What I am struggling to make sense of is why the temperature on my boiler needs to be set to a much higher temperature than my wall thermostat. However, if it was explained to me, it would likely go straight over the top of my head. Laughing

    The important thing is that I now know my central heating system is working fine.

  • I find user manuals difficult to follow. I might just be an imbecile but the writing on them is always small and not at all easy to follow or if I'm really unlucky it's in Chinese. ThinkingJoy 

    That's where the internet is really useful because that's straight where I go when I need help with this sort of thing. 

    That's a good question why it's higher than the thermostat... I think an email to the manufacturer is required.

    I emailed the Mr Kipling cakes company last year and asked why their cakes are now so small. Rofl

    The important thing is that I now know my central heating system is working fine.

    Yep that's the important thing! Good job. Grinning

  • Out of curiosity, did you receive a reply to the letter you sent to Mr Kipling?

    For years I have been saying that if the edible goodies get any smaller, we will need a magnifying glass to see them.

    Increasingly, I find I take one look at the price and the minuscule size of the delectable treat and think, "Nope!" 

  • I'm from the Government, and I'm here to help. Slight smile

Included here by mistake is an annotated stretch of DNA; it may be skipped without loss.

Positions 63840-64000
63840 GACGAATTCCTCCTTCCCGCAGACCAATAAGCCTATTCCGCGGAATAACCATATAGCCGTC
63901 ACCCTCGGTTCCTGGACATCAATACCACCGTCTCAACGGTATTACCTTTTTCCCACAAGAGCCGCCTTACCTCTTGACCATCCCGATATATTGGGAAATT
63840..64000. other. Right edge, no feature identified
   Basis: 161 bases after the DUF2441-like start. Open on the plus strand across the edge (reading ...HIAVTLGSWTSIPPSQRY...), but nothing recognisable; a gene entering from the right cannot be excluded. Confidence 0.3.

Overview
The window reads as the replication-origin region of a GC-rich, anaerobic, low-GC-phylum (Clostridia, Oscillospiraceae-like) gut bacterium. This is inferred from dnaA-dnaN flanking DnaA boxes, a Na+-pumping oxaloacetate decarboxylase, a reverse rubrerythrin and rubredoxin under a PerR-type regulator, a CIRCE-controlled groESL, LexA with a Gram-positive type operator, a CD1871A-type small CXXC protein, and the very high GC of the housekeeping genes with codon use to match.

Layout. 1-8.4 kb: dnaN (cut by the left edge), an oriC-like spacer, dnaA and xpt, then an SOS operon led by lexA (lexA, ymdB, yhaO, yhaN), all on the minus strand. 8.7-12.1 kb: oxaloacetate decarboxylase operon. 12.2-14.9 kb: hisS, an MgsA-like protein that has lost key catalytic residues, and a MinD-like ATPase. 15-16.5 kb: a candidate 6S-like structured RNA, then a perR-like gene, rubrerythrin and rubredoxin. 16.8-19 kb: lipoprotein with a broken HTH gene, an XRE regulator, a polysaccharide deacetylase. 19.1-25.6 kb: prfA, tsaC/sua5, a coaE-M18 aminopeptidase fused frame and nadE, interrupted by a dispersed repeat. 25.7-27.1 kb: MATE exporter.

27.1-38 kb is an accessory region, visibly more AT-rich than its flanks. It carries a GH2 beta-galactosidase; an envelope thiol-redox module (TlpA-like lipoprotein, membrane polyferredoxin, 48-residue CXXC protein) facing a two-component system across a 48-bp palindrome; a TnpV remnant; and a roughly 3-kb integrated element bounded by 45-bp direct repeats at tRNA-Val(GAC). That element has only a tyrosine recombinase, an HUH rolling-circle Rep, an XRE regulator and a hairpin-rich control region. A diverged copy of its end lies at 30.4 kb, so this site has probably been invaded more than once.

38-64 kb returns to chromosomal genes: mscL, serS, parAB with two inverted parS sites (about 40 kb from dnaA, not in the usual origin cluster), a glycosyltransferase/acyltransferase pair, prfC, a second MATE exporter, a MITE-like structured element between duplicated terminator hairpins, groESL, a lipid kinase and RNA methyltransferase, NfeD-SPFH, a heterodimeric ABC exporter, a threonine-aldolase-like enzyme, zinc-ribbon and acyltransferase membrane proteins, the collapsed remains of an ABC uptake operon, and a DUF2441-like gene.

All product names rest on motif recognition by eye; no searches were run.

• Ha Ha Ha.

    Sparkly runs off feeling decidedly cynical and unconvinced. 

    "Government" and "help" in the same sentence. Rofl

  • What I am struggling to make sense of is why the temperature on my boiler needs to be set to a much higher temperature than my wall thermostat.

    The temperature controls on the boiler are to set the water temperature inside the radiators.

    I figured that out the hard way after freezing for the first couple of days of a caravan holiday. Like you I tried adjusting the valves on the radiators but it made no difference. Eventually I realised the dials on the boiler had been set at minimum.

    For most of my life I have lived in houses without any central heating and have never needed to know these things.

  • The temperature controls on the boiler are to set the water temperature inside the radiators.

    In that case, what purpose does the wall thermostat serve? Thinking

    My previous combi boiler was so old that although it had dials for the hot water and central heating, there was no display enabling me to see the temperature those dials had been set to. Therefore, I'd just assumed the max temperature for the central heating was the same as for the wall thermostat (35°C).

    What I do know is that for my central heating to come on, the temperature on the wall thermostat has to be set to 21°C or above. This is how it had been with my previous central heating system as well. If the wall thermostat was turned any lower, the heating would go off and remain off.

  • In that case, what purpose does the wall thermostat serve?

    That's for what you want the air temperature to be. The water inside the radiators has to be much hotter in order to warm the room.